The following is an article I was recently asked to write for the MDA National Magazine on the topic: "What do I love about my specialty?"
What do I love about Sport and Exercise Medicine (SEM)? I’m sure most people assume it is the front-row and behind-the-scenes access to sporting events. It’s not.
Recently I had my first experience interviewing prospective registrars for the Australasian College of Sport and Exercise Physicians. Perhaps unsurprisingly, many candidates described being drawn to the field by their love of sport. There is no doubt that a healthy love of sport goes a long way to enjoying a career as a SEM physician but it doesn’t take long for your all-access sports-event pass to lose its novelty.
Don’t get me wrong. A front-row seat to some diverse and amazing experiences is a major job perk. In my first 2 years as a registrar I was pitch-side for victories in: a WAFL grand final, an NBL championship, a South East Asian Soccer Cup, an under-18 div 2 AFL championship and a Men’s Hockey Champion’s Trophy. I’d flown on a private jet with the Australian Boomers. I’d been backstage with acrobats of the Circ Du Soleil. I’d even been medical consultant for an arctic adventurer.
But not all those experiences were as glamorous as they might sound. The above list neglects to detail the mundane bus trips, the difficult interactions with coaching staff and some of the unrealistic expectations and external pressures. A low point was watching a player I’d cleared to play just days earlier suffer a high grade achilles tear in front of a massive live audience in the first game of an NBL grand final series.
Inspired and Challenged by My Own Patients
The thing I love most about SEM can be summed up by this quote: “The key is to keep company only with people who uplift you, whose presence calls for your best” (Epictetus c80AD)
The company that you keep, over time, subtly influences the person you become. In my life, I’ve encountered no other field, personal or professional, that has led to more interactions with people who inspire me. I’m not necessarily talking about elite athletes here either. On a daily basis I get to meet ‘dream-chasers’. I see people with personal goals and private battles as diverse as the diabetic trying to run their first marathon, the 60-year-old cyclist embarking on a masters world record attempt, the middle-aged father-of-three challenging himself with ultramarathons.
Not only am I inspired by my patients but I also find they regularly raise the bar on what I expect of myself. I won’t be making any world record attempts anytime soon but I do love being challenged by the concept of what it is possible to achieve, how much can be squeezed into a life and what amount of difficulty and setback can be overcome.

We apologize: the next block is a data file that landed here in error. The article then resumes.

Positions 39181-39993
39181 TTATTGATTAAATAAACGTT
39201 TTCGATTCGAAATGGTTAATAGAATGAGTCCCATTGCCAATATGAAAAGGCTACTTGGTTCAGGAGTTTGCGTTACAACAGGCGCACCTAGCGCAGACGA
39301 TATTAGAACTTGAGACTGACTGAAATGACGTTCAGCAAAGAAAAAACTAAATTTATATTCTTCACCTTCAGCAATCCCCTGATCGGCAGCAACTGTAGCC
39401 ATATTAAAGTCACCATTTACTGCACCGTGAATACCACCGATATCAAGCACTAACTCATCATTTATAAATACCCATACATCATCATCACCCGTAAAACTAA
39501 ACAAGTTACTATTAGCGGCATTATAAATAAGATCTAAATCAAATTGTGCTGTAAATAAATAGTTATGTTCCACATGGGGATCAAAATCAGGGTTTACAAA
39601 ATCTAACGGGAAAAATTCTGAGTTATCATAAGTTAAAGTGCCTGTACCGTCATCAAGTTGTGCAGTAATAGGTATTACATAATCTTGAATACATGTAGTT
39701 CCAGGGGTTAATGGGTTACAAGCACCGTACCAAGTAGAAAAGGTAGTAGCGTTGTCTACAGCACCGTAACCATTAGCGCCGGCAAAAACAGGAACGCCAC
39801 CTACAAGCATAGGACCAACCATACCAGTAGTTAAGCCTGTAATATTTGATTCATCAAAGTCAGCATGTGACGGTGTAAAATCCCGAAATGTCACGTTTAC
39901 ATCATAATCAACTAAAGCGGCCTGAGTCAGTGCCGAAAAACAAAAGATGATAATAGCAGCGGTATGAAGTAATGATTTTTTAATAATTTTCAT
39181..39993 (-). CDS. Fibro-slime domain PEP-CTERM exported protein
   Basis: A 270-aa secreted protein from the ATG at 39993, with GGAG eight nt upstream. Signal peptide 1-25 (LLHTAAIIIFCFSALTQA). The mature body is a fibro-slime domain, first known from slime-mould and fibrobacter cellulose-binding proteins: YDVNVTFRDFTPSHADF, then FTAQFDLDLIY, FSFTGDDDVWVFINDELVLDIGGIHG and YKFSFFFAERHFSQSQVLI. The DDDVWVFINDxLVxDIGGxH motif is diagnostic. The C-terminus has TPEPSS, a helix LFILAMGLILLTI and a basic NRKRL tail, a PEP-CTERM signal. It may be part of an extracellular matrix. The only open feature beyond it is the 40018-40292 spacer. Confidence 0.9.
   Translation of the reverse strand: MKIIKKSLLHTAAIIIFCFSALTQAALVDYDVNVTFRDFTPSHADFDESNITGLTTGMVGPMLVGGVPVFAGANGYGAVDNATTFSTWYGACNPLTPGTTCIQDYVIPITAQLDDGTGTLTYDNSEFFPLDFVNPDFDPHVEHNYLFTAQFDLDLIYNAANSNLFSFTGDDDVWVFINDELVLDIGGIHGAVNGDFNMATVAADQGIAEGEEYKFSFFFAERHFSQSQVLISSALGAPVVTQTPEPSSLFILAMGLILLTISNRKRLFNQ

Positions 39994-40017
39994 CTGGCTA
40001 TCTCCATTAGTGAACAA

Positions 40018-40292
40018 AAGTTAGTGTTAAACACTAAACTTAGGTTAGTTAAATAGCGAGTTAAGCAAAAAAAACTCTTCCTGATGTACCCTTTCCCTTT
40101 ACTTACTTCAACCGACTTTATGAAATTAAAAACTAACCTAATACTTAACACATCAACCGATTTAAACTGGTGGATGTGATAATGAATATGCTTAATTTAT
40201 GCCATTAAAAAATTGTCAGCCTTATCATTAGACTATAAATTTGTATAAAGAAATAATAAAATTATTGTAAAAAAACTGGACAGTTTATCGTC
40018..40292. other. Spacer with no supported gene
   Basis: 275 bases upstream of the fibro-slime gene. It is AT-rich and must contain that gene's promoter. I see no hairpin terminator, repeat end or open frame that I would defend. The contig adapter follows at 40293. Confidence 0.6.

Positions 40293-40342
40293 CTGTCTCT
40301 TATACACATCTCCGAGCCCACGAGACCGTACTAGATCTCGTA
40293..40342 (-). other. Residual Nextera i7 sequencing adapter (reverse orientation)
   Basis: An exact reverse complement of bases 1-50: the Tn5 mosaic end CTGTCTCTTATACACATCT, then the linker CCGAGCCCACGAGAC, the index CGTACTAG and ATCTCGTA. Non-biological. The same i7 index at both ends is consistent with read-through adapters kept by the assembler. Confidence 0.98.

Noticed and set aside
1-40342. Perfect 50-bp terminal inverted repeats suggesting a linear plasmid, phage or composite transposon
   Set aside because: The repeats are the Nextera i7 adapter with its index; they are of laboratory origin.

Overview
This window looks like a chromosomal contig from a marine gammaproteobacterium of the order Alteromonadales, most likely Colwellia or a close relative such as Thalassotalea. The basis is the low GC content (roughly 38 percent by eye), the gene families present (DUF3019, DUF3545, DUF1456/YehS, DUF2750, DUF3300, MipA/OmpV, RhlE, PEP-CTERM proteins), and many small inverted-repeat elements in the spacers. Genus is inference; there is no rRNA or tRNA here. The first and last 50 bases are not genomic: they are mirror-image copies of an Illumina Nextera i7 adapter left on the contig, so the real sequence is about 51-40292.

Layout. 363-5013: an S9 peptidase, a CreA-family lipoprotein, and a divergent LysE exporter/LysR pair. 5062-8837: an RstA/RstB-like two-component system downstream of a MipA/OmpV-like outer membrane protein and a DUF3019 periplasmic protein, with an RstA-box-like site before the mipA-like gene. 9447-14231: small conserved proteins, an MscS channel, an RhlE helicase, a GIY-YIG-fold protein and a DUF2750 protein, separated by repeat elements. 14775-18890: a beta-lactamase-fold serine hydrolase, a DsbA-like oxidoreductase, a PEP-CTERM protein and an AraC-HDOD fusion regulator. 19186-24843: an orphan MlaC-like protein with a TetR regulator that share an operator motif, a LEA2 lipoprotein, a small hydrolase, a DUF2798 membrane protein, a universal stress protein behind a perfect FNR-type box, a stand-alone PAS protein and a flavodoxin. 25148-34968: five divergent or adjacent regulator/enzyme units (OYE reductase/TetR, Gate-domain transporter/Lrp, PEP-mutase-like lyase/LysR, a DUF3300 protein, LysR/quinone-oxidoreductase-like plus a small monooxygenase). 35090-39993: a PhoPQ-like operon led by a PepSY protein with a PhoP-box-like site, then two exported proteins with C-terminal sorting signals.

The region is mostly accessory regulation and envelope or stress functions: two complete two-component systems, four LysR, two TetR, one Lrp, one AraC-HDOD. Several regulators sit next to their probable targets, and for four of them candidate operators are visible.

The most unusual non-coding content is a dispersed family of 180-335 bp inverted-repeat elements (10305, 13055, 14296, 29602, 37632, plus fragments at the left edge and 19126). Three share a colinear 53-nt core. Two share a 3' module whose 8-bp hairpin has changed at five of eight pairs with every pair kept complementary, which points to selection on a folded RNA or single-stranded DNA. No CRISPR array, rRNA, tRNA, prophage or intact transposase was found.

A deeper appreciation of sport
Sports media is understandably biased towards the success stories. It is hard to be a follower of sports and develop a true appreciation of how many athletes train, strive and sacrifice but still fall short of their goals. For every winner, there are hundreds, if not thousands, of also-rans. There are stories of injury and misfortune. There are stories of modest, more personal goals and quite achievements. There are those that eventually do triumph with their backstories of hardship-overcome never told. SEM physicians are uniquely privy to the unpolished warts-and-all side of elite sport uncensored by the news media. It is a side of sport I feel privileged to be a part of and affords a deeper appreciation for sport on all levels.
Most physicians know the frustration of care compromised by poor patient compliance. SEM patients are generally very motivated and engaged with their treatment. They are usually happy to follow advice even when it may be difficult, unpalatable or onerous. Often sports people are process-driven which is a mindset that can be very useful when dealing with pain and injury. Lingering within the sick role for secondary gain and pain that is escalated by emotional responses or a sense of helplessness are not common in SEM. It’s true that occasionally the pendulum swings too far and SEM patients can sometimes be over-zealous in their injury management but that tends to be much easier to address.
Since becoming a sports physician I’ve learnt, through my patients, about the worlds of dance-sport, underwater rugby and roller-derby just to name a few. I’ve treated musicians, dancers, acrobats and archers who have all shared interesting insights into their professions. I’ve seen trekkers, climbers and adventurers who have shared stories about their adventures and travels. Every day I learn something interesting that may be completely unrelated to medicine.
A diverse experience at the elite level of sport is actually quite a rare thing. Athletes and coaches who reach the highest levels of their sport are obviously highly specialised. The SEM physician however is an exception and can experience multiple elite sporting environments and cultures. Often the team doctor is a fly-on-the-wall observer during team meetings and has the unique opportunity to view differences in coaching styles and methods and team culture across dozens of sports.
As doctors, we all love to help people. Helping people who inspire you and value (and comply with) your advice is a bonus. Being able to help people overcome setbacks and achieve their goals brings added reward. Engaging with people doing interesting things across diverse fields of physical activity enhances job satisfaction. And, in the end, in SEM you generally get to help facilitate aspirations more often than you have to advise against them.